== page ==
“Emotion regulation” refers to the processes by which individuals influence which emotions they have, the intensity of these emotions, and how these emotions are expressed  (Gross, 1999). The regulatory process may be conscious or unconscious, intentional or unintentional. Emotions, both positive and negative, can be transformed or regulated by intentionally engaging in spiritual practices. Religions’ teachings and texts contain information concerning how emotions should be handled. The importance of emotion regulation in everyday life provides a legitimate rationale for examining the role of religion in this process. Emotional regulation techniques that have their rationales in religious traditions can modulate everyday emotional experience (Schimmel, 1997; Watts, 1996), providing spiritual rationales and methods for handling problematic emotions such as anger, guilt, and depression. Watts and Williams (1988, Chap. 6) draw parallels between religious and clinical approaches to emotional control and cite meditational training as an activity with origins in both Western and Eastern contemplative religions. Positive emotional benefits have been reported for Zen meditation (Gillani & Smith, 2001) and for the cultivation of transpersonal states long associated with spiritual and religious traditions (McCraty, Barrios-Choplin, Rozman, Atkinson, & Watkins, 1998). Baer (2003) reviewed the literature on mindfulness-meditation interventions and found that these interventions appear to alleviate a variety of negative emotional states (primarily anxiety and depression) and may be efficacious in cultivating positive states such as compassion.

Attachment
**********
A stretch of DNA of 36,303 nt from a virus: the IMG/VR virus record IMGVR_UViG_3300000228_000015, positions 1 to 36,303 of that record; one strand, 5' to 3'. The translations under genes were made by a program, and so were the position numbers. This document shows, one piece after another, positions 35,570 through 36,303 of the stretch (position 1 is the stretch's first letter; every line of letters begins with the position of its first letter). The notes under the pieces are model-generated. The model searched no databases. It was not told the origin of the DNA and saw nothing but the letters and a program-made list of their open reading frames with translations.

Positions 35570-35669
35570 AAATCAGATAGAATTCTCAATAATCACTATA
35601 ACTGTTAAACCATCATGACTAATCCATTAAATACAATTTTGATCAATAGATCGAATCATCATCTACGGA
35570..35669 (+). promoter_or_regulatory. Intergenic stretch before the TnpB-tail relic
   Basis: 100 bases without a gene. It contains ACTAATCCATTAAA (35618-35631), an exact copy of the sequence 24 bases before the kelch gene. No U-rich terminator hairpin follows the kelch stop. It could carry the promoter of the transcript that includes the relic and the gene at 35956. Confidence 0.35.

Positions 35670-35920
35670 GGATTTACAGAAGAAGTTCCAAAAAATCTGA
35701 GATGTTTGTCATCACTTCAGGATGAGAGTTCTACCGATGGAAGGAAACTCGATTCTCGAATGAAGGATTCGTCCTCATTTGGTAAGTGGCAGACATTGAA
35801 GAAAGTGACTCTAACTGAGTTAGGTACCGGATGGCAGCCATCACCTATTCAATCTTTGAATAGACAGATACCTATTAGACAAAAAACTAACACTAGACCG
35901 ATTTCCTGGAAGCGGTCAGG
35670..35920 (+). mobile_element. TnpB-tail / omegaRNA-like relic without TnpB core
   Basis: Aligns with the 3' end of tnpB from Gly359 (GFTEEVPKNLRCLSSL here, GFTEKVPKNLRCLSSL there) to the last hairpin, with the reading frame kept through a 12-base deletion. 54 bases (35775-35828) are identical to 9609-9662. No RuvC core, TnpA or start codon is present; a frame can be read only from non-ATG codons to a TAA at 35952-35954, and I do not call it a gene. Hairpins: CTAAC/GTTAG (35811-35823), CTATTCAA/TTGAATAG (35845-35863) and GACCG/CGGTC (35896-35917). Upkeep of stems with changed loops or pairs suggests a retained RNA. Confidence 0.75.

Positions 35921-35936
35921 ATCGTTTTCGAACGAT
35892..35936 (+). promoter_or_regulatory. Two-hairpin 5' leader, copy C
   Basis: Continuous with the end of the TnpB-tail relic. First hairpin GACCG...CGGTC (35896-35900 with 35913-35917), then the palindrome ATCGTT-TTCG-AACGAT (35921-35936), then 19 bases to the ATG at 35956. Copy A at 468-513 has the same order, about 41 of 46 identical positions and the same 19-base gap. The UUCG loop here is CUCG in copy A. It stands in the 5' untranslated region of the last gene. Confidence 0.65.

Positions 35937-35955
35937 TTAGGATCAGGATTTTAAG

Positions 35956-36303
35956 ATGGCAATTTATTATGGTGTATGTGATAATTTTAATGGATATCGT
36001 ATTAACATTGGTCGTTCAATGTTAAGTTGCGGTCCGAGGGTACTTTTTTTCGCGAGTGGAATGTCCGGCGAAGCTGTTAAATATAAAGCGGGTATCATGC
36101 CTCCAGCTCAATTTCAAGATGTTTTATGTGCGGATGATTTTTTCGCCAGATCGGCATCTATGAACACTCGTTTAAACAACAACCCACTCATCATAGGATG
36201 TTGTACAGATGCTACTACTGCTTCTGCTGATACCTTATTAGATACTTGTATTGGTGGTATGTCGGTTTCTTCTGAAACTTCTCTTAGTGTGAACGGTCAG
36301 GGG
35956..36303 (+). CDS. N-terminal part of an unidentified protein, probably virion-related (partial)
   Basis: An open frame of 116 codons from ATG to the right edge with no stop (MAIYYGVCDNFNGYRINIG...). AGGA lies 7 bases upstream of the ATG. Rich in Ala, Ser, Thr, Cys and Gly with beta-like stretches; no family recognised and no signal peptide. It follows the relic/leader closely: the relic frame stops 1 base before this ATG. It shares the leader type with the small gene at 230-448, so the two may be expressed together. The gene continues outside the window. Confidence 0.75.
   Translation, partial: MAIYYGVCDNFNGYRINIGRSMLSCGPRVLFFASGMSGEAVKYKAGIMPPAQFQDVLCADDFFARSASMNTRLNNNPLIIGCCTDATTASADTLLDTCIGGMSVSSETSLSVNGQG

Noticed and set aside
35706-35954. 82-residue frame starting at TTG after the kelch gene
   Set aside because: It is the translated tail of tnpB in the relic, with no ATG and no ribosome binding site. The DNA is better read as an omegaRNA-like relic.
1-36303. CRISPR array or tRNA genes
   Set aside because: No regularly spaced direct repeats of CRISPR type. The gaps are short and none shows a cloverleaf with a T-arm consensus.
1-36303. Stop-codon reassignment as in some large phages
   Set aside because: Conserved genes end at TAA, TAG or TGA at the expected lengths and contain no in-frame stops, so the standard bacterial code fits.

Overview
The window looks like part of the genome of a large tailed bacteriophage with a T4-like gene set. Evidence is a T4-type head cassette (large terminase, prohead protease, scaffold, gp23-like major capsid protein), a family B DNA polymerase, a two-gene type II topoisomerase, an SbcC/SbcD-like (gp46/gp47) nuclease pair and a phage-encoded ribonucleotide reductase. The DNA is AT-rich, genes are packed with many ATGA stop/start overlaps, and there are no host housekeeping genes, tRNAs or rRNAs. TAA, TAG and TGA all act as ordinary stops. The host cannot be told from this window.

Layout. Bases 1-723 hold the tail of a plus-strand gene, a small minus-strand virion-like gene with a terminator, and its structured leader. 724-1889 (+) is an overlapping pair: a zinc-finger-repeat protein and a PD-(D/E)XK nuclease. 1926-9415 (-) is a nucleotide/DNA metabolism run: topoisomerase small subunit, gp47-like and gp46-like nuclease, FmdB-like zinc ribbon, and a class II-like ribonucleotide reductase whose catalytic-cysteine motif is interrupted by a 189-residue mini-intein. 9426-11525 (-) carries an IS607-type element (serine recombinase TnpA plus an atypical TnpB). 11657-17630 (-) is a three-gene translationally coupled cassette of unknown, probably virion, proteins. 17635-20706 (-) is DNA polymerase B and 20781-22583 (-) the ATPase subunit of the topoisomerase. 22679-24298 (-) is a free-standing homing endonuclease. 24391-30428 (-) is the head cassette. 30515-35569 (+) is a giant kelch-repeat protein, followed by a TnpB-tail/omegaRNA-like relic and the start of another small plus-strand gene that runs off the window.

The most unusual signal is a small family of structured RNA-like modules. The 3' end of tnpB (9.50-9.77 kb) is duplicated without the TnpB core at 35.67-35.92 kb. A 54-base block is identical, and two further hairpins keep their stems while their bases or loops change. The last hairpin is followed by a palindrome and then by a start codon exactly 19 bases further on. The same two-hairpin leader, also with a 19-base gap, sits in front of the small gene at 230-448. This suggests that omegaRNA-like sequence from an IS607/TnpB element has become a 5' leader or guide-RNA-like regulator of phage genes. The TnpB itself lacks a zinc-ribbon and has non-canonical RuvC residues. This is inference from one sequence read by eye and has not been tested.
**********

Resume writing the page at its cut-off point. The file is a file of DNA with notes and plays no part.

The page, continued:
Thayer, Newman, and McClain (1994) examined the success of several behavioral and cognitive strategies for regulating unpleasant moods and raising energy levels. One category of strategies was labeled as religious/spiritual, though there was no information provided as to what these specific religious and spiritual strategies actually were. As